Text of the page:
Twin Talk

Dear Readers,

How about a sneak peek at two of Nutmeg Street: Egyptian Secrets’ four, thirteen-year-old detectives?

Meet Lanyon “Lanny” Wyatt and Alexia “Lexi” Wyatt, brother and sister twins.

Lexi thinks that Lanny is a “brainiac,” which he is. His ability to reason through situations, staying cool and on task, and having loads of confidence have made him the head of the Botanic Hill Detectives Agency. It’s no wonder. Lanny’s favorite fictional character is the great British detective, Sherlock Holmes. He tries to imitate his hero by seeking strong evidence in most instances. What the other detectives see as Lanny’s flaw is that he is forever defining words, assuming that he’s the only one in the know. As a result, he often gets eye roles and called various nicknames like “Lanny the Lexicon” and “Lanny the Linguist” from the other detectives.

Lanny has his mother’s artistic sensibilities, curly, sandy-blond hair, and blue-violet “Liz Taylor” eyes. He hopes to be a writer of detective fiction when he grows up. Lanny and Moki, the other boy detective, are best friends.

The twins’ parents are Dr. Rebecca Marlton, an art historian specializing in classical antiquities; and, Dr. Ian Wyatt, an archaeologist. Both work at the Antiquities Research Collective, aka, the ARC. The twins have earned their parents’ respect and trust since they are polite, responsible, and always tell the truth. The close-knit family travels the world together and values open communication to solve problems.

Lexi is five minutes younger than Lanny and leads with her emotions. She often frowns at her brother’s insistence on hard evidence, though in her heart, she knows he’s right. Lexi is the first person to notice when another character is in need of a hug and is there to deliver it. The other detectives are often victims of Lexi’s admittedly bad habit–hands on flesh. When excited, Lexi will grab a person’s forearm and squeeze until their cries alert her to what she’s doing. To prevent this, she will often put her hands behind her back. The other detectives have learned the hard way to keep their arms away from Lexi. Despite this, she’s a vital and respected member of the squad and accentuates the positive.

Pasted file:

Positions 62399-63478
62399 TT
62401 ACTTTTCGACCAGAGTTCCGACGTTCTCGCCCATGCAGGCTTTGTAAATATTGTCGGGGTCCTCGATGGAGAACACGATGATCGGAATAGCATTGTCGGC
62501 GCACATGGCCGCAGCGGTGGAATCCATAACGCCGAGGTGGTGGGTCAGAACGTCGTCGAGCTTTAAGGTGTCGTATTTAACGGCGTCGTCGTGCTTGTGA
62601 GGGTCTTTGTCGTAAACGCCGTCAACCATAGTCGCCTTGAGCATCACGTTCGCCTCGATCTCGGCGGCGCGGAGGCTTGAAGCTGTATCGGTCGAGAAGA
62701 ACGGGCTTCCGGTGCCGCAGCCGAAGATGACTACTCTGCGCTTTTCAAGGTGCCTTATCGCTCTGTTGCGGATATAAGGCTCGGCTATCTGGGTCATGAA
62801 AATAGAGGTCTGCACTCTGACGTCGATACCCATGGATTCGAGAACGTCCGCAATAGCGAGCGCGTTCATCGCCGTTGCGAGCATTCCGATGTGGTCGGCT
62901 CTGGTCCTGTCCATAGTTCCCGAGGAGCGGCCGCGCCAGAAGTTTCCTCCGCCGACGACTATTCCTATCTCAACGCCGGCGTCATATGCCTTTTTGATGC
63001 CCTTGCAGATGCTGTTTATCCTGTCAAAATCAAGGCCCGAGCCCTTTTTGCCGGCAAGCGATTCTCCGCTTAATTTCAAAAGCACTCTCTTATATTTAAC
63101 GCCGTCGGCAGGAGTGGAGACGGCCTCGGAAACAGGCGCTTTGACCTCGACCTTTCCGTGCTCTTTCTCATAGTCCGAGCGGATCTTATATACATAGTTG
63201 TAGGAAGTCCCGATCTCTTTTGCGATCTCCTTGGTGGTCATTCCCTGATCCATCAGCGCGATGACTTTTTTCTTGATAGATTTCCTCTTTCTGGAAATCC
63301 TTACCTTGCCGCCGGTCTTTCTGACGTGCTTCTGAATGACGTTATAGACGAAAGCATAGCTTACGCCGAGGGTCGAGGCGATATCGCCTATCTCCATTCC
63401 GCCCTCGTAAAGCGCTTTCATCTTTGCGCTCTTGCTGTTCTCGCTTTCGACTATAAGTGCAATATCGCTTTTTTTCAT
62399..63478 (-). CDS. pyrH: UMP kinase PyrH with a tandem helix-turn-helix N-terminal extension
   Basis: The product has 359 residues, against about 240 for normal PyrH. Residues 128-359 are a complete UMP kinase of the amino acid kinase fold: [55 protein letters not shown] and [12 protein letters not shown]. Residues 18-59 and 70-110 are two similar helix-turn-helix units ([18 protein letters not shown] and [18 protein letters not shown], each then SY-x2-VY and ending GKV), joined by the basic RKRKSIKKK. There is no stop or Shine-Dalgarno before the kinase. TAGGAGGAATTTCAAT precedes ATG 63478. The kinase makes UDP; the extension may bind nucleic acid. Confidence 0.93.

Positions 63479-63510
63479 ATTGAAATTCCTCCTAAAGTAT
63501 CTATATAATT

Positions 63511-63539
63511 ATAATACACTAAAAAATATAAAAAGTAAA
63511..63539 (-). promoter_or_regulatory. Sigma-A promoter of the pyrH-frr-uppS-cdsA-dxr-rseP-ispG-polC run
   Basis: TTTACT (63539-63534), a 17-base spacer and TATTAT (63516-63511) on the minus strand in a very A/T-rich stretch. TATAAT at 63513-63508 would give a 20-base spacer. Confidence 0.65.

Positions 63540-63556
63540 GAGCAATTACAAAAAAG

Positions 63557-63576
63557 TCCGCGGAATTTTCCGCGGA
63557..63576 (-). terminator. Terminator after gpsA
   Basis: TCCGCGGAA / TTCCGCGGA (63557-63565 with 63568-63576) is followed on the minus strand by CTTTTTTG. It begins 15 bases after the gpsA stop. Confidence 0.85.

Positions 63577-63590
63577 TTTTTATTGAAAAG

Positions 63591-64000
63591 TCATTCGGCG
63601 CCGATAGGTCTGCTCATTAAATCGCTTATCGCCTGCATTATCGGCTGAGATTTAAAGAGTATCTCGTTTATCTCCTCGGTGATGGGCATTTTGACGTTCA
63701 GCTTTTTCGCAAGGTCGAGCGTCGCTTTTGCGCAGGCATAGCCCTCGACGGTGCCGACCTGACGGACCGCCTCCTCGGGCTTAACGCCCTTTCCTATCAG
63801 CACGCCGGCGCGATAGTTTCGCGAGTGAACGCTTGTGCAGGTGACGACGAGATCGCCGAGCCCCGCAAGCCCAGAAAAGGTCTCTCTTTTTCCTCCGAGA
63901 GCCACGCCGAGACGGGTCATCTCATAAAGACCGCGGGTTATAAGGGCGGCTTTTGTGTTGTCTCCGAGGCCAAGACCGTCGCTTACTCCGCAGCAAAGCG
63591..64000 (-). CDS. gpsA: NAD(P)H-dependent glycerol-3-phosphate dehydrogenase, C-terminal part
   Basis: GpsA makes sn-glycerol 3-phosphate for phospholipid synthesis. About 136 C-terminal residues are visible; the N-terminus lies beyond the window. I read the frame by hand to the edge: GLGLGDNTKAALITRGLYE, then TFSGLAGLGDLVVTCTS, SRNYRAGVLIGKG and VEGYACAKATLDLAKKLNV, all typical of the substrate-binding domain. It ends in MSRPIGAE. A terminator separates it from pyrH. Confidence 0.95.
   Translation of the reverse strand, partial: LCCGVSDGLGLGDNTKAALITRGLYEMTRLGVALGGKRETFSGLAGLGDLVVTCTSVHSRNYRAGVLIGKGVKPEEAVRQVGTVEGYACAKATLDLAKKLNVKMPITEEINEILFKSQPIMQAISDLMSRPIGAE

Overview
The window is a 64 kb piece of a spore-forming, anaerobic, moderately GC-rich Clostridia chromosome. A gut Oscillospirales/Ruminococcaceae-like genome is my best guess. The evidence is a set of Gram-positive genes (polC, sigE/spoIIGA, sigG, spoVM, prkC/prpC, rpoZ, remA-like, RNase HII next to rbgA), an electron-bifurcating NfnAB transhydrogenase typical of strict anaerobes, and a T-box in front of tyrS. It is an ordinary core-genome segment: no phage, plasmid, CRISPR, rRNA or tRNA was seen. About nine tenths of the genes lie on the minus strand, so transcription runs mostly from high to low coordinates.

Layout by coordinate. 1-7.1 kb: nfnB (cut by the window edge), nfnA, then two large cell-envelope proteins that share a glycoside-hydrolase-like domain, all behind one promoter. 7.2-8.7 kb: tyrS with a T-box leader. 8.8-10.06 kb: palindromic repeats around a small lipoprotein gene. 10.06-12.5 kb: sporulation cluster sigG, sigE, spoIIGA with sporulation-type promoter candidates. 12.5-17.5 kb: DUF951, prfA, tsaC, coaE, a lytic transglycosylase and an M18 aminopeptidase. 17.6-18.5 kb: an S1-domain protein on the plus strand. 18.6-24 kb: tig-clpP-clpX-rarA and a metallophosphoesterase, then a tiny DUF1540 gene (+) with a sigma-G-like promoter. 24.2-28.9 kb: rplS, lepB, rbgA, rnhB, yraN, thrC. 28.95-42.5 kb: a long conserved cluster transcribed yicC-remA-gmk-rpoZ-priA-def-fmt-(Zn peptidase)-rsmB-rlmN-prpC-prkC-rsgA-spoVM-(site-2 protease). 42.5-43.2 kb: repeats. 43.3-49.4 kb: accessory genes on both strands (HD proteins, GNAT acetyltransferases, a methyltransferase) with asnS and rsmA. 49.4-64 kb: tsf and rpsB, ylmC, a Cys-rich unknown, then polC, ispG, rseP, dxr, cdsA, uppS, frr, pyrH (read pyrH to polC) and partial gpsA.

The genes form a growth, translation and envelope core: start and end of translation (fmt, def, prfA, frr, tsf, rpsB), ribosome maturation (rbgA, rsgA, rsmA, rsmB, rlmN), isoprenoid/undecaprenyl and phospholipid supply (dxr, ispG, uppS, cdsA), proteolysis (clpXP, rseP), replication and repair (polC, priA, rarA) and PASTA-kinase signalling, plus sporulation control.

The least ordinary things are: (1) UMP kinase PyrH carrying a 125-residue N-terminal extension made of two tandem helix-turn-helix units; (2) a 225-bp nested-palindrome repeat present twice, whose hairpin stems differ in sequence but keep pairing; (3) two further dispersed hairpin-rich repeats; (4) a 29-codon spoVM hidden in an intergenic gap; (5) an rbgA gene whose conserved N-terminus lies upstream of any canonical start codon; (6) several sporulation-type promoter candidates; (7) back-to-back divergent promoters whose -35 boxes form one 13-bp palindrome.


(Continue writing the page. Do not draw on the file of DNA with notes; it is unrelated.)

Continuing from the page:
Lexi has her father’s love of archaeology and science, straight, dark brown hair, and piercing green eyes. She wants to be an Egyptologist someday. Lexi and Rani, the other girl detective, are best friends.

Did I create Lanny and Lexi to be twins since I’m one? Actually, I was more inspired by my teenage, girl-boy twin cousins, whose actions and personalities I’ve had fun observing over the years. I must admit, though, some things my fraternal twin sister and I did growing up have found and will continue to find their way into my stories!

You may wonder where I got the twins’ names. Well, Lanyon is my paternal grandmother’s maiden name. Many of my Lanyon ancestors were from Cornwall, a county on England’s rugged southwestern tip. And I saw the name Alexia on a bag of frozen waffle-cut fries in the grocery store one day and liked it. The name, but not the fries, followed me home.

So get a clue, Readers. It takes a team to solve a mystery! Next time, you’ll meet Moki Kalani, the third detective in the squad. Get ready to learn some Hawaiian. Until then, Aloha!

 

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Botanic Honorific

Dear Kids and Grown-up Readers,

Since Nutmeg Street: Egyptian Secrets is the first of the Botanic Hill detectives mysteries, I thought it was time to reveal the origin of the “Botanic” part of the series name.